Every week I send out a short email with quick updates on what I've written. My goal is to be actionable, insightful, and honest.
If you're looking for something a little more interactive, Teaching Startup is my project to fill the gap between blog post and formal advisor. You'll get a daily email with responses to direct questions from a smaller group of subscribers. This project will grow and evolve. First 30 days are free, then it's $10 a month. Join the wait list now.
Here's how this works. Use the form to tell me about your question or issue. Give me as much detail as you can and be specific. If I feel like I can honestly help, I'll respond over email (I don't do phone). I can't answer all of them. If you don't hear from me, I got overloaded. The catch? I might use your scenario for a post, but I'll keep you extremely anonymous.
Whether you're a founder or you just have some equity, there's a bunch of stuff you need to know before you decide to sell your startup, stuff that you won't actually learn until you've been through it.
Every entrepreneur will arrive at a crossroads where we can do the right thing and lose or do the wrong thing and win. If that kind of win never sits right with you, read on.
Let me ask you a question, and think about it for a second before you answer: Have you ever been totally bored and completely stressed out at the same time? Right? Me too. It's actually pretty common in startup leadership circles but no one ever realizes it until someone asks them the direct question.
Let's clear up a common revenue misconception right away. Choosing a revenue stream and settling on pricing are two completely different exercises. The latter is what our customers are going to pay. The former, and what I want to talk about in this post, is what our customers are paying for.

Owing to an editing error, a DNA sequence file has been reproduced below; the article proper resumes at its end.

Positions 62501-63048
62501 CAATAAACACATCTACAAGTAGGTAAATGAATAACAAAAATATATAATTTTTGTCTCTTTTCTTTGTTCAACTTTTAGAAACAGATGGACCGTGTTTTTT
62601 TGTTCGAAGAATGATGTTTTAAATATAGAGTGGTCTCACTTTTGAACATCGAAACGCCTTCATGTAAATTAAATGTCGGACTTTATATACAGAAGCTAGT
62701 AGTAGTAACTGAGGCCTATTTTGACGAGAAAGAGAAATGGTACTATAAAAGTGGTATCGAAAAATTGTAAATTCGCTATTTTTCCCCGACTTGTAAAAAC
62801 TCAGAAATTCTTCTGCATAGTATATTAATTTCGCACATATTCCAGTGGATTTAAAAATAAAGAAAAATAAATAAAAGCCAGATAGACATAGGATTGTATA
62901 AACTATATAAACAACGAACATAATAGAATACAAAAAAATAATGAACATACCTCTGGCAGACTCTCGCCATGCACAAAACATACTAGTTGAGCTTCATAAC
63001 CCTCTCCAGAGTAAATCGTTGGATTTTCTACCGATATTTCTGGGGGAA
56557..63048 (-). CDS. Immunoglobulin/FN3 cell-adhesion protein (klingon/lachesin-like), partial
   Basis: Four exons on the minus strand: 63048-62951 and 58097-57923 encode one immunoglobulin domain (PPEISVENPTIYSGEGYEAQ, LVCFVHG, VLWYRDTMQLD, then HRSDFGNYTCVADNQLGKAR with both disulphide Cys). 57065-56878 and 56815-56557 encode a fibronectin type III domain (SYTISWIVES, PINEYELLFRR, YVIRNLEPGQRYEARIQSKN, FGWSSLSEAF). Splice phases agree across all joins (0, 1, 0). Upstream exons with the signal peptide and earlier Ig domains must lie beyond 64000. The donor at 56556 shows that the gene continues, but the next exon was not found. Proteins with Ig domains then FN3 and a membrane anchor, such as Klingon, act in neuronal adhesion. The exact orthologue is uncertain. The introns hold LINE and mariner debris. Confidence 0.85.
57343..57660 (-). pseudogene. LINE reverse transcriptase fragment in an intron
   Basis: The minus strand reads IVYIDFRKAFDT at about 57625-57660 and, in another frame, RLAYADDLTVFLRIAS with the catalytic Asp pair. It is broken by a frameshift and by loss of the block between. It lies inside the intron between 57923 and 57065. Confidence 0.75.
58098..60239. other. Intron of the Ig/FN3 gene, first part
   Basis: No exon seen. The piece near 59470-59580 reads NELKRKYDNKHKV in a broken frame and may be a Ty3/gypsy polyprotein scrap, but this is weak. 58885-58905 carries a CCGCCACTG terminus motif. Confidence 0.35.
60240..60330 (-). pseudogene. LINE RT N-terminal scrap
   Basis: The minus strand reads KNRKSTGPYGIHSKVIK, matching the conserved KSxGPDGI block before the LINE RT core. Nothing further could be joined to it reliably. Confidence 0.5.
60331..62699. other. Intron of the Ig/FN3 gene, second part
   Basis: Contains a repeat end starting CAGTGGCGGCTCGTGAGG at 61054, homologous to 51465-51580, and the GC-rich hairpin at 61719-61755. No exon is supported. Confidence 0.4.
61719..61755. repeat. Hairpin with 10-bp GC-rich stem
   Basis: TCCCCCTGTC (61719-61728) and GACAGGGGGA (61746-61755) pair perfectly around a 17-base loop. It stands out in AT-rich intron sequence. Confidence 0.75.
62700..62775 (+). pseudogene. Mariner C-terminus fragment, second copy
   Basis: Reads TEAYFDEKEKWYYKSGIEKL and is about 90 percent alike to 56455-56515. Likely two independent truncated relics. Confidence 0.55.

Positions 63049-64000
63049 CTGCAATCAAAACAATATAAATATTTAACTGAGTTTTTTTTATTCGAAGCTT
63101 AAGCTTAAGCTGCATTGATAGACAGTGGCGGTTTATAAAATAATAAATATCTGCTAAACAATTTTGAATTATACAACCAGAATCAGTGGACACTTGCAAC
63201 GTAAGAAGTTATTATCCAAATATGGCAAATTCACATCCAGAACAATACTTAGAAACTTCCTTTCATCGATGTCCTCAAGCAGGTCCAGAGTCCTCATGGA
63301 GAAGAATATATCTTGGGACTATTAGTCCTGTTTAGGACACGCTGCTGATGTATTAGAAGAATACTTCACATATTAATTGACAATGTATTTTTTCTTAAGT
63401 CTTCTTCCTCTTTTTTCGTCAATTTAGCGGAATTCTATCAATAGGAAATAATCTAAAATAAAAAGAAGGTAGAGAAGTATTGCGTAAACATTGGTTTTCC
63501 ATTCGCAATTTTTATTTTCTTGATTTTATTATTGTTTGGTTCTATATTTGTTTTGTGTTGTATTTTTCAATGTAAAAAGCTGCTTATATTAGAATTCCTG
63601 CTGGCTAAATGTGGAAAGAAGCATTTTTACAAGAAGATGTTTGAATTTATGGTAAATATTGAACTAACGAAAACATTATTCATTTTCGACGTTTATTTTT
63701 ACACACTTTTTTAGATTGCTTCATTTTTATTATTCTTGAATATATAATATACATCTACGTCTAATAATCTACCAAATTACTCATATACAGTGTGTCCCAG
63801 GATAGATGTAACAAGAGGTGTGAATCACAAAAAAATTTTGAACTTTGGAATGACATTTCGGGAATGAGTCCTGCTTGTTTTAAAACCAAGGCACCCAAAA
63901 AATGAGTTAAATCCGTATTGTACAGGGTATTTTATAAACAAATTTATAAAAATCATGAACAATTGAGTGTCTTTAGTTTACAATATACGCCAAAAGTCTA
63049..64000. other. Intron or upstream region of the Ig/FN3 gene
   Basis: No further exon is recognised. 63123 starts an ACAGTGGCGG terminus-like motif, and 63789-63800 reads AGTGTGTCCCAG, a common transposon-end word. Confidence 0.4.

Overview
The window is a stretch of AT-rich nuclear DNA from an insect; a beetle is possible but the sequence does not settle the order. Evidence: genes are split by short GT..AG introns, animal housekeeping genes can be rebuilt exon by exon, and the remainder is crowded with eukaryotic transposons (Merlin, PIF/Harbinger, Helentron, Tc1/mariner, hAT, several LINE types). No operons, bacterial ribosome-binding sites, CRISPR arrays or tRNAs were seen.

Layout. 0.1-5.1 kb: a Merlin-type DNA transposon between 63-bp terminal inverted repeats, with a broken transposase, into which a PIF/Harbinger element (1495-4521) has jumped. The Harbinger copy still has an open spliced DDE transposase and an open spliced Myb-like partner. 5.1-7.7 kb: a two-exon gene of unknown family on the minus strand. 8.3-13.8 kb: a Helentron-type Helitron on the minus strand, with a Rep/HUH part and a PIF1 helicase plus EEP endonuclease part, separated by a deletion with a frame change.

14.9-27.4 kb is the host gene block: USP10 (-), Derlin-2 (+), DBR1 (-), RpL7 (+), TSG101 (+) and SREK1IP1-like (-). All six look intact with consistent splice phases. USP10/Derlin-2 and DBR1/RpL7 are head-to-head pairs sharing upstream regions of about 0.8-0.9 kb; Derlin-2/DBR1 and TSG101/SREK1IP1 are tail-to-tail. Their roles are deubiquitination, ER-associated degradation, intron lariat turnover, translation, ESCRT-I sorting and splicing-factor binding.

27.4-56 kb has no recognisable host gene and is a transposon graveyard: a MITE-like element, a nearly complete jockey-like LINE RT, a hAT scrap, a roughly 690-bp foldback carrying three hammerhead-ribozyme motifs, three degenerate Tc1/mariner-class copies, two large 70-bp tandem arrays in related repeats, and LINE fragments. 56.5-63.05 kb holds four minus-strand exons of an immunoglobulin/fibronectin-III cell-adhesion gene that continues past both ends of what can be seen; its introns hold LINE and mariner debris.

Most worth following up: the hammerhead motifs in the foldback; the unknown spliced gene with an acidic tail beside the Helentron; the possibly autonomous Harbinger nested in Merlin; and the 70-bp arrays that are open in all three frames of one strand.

Intrapreneurship is not new. As a big company concept, it's been talked up for decades, because the lure of entrepreneurial strategy mashed up with the seemingly infinite resources of an established player is super enticing for both sides.
* A Medium Editorial Feature *
Let me ask you a question that needs an honest answer. Do you want to be rich? Because your answer might dictate what kind of startup you're building.
The hardest role to fill in any company is leadership. Say what you will about logic-defying compensation packages and golden parachutes for C-level executives, because I'll nod my head right along with you. The hard truth is that experienced leadership is always the difference between success and failure. Always.
If you want to acquire more customers, you have to satisfy more customer needs. Oh, and you have to do it without asking what those needs might be. And finally, those needs will change, probably from day to day.
You're probably hearing the term "company culture" more often and in broader context. Culture is no longer the domain of progressive West Coast startups and forward-thinking Chief People Officers. At some point over the last five years or so, shit got real.
Marketing an MVP is almost like reinventing the wheel every time out, and every plan is as unique as the product it’s selling. But if you stick with these overarching rules, you’ll be able to design a marketing plan for your MVP that gets results you can build from when it’s time to market the real thing.
If you're thinking about raising money to fund your startup, you need to take a hard look at corporate investment.
Let's talk about whether or not you can determine a startup will be a success before it actually brings in any money. Because while there's no good way to do that, there are some cheats.
At some point, every startup will have at least one employee who threatens the success of the company. What do you do with this person?
Since the beginning of 2019, I've written several posts about the concept of Minimum Viable Product, everything from what an MVP is for and how to do it to what you can expect to learn from it.